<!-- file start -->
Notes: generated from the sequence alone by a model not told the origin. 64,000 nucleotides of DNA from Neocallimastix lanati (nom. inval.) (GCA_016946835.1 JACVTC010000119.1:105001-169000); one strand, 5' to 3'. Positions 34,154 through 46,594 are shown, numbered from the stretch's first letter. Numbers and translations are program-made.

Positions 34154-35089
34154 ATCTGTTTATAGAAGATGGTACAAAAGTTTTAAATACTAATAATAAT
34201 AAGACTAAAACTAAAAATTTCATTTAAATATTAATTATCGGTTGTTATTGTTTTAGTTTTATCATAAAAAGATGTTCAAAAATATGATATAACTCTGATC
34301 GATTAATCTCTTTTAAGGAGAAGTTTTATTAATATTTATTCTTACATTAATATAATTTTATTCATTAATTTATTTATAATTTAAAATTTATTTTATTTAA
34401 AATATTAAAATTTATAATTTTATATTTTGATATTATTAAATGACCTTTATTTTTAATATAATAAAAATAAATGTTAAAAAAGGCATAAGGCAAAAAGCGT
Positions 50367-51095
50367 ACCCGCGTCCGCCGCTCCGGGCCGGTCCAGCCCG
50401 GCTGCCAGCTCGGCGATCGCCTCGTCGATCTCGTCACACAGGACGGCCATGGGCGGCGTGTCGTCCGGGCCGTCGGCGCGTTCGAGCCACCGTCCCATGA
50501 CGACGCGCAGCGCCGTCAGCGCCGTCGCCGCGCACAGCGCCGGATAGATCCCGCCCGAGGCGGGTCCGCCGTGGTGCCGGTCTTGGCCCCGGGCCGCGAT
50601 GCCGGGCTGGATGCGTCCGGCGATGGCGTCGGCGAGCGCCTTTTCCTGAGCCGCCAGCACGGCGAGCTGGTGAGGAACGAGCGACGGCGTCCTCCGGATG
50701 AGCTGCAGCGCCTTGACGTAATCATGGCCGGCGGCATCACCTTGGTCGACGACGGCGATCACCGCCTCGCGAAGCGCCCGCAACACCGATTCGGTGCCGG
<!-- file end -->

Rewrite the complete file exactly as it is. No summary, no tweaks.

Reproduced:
Notes: generated from the sequence alone by a model not told the origin. 64,000 nucleotides of DNA from Neocallimastix lanati (nom. inval.) (GCA_016946835.1 JACVTC010000119.1:105001-169000); one strand, 5' to 3'. Positions 34,154 through 46,594 are shown, numbered from the stretch's first letter. Numbers and translations are program-made.

Positions 34154-35089
34154 ATCTGTTTATAGAAGATGGTACAAAAGTTTTAAATACTAATAATAAT
34201 AAGACTAAAACTAAAAATTTCATTTAAATATTAATTATCGGTTGTTATTGTTTTAGTTTTATCATAAAAAGATGTTCAAAAATATGATATAACTCTGATC
34301 GATTAATCTCTTTTAAGGAGAAGTTTTATTAATATTTATTCTTACATTAATATAATTTTATTCATTAATTTATTTATAATTTAAAATTTATTTTATTTAA
34401 AATATTAAAATTTATAATTTTATATTTTGATATTATTAAATGACCTTTATTTTTAATATAATAAAAATAAATGTTAAAAAAGGCATAAGGCAAAAAGCGT
Positions 50367-51095
50367 ACCCGCGTCCGCCGCTCCGGGCCGGTCCAGCCCG
50401 GCTGCCAGCTCGGCGATCGCCTCGTCGATCTCGTCACACAGGACGGCCATGGGCGGCGTGTCGTCCGGGCCGTCGGCGCGTTCGAGCCACCGTCCCATGA
50501 CGACGCGCAGCGCCGTCAGCGCCGTCGCCGCGCACAGCGCCGGATAGATCCCGCCCGAGGCGGGTCCGCCGTGGTGCCGGTCTTGGCCCCGGGCCGCGAT
50601 GCCGGGCTGGATGCGTCCGGCGATGGCGTCGGCGAGCGCCTTTTCCTGAGCCGCCAGCACGGCGAGCTGGTGAGGAACGAGCGACGGCGTCCTCCGGATG
50701 AGCTGCAGCGCCTTGACGTAATCATGGCCGGCGGCATCACCTTGGTCGACGACGGCGATCACCGCCTCGCGAAGCGCCCGCAACACCGATTCGGTGCCGG